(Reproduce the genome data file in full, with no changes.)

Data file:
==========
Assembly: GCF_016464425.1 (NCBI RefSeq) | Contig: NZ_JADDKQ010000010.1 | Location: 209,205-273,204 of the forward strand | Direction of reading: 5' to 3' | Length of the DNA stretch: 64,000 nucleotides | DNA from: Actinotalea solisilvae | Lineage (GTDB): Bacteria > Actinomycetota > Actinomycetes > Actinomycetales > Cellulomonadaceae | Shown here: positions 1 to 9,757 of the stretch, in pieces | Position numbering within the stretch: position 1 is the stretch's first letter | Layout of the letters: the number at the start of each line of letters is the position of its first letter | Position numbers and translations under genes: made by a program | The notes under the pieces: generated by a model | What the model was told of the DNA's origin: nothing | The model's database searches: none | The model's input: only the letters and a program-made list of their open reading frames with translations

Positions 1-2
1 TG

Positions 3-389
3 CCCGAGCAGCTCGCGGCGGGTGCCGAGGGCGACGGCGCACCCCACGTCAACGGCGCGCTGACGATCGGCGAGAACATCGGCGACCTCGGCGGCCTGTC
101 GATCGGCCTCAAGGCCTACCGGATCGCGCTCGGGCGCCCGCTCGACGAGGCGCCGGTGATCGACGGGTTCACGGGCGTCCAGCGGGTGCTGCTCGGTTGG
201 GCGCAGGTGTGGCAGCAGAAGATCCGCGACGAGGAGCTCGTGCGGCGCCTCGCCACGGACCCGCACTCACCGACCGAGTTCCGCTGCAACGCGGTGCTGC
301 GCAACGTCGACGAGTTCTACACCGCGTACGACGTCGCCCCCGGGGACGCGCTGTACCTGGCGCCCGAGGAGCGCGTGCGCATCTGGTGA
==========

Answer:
Assembly: GCF_016464425.1 (NCBI RefSeq) | Contig: NZ_JADDKQ010000010.1 | Location: 209,205-273,204 of the forward strand | Direction of reading: 5' to 3' | Length of the DNA stretch: 64,000 nucleotides | DNA from: Actinotalea solisilvae | Lineage (GTDB): Bacteria > Actinomycetota > Actinomycetes > Actinomycetales > Cellulomonadaceae | Shown here: positions 1 to 9,757 of the stretch, in pieces | Position numbering within the stretch: position 1 is the stretch's first letter | Layout of the letters: the number at the start of each line of letters is the position of its first letter | Position numbers and translations under genes: made by a program | The notes under the pieces: generated by a model | What the model was told of the DNA's origin: nothing | The model's database searches: none | The model's input: only the letters and a program-made list of their open reading frames with translations

Positions 1-2
1 TG

Positions 3-389
3 CCCGAGCAGCTCGCGGCGGGTGCCGAGGGCGACGGCGCACCCCACGTCAACGGCGCGCTGACGATCGGCGAGAACATCGGCGACCTCGGCGGCCTGTC
101 GATCGGCCTCAAGGCCTACCGGATCGCGCTCGGGCGCCCGCTCGACGAGGCGCCGGTGATCGACGGGTTCACGGGCGTCCAGCGGGTGCTGCTCGGTTGG
201 GCGCAGGTGTGGCAGCAGAAGATCCGCGACGAGGAGCTCGTGCGGCGCCTCGCCACGGACCCGCACTCACCGACCGAGTTCCGCTGCAACGCGGTGCTGC
301 GCAACGTCGACGAGTTCTACACCGCGTACGACGTCGCCCCCGGGGACGCGCTGTACCTGGCGCCCGAGGAGCGCGTGCGCATCTGGTGA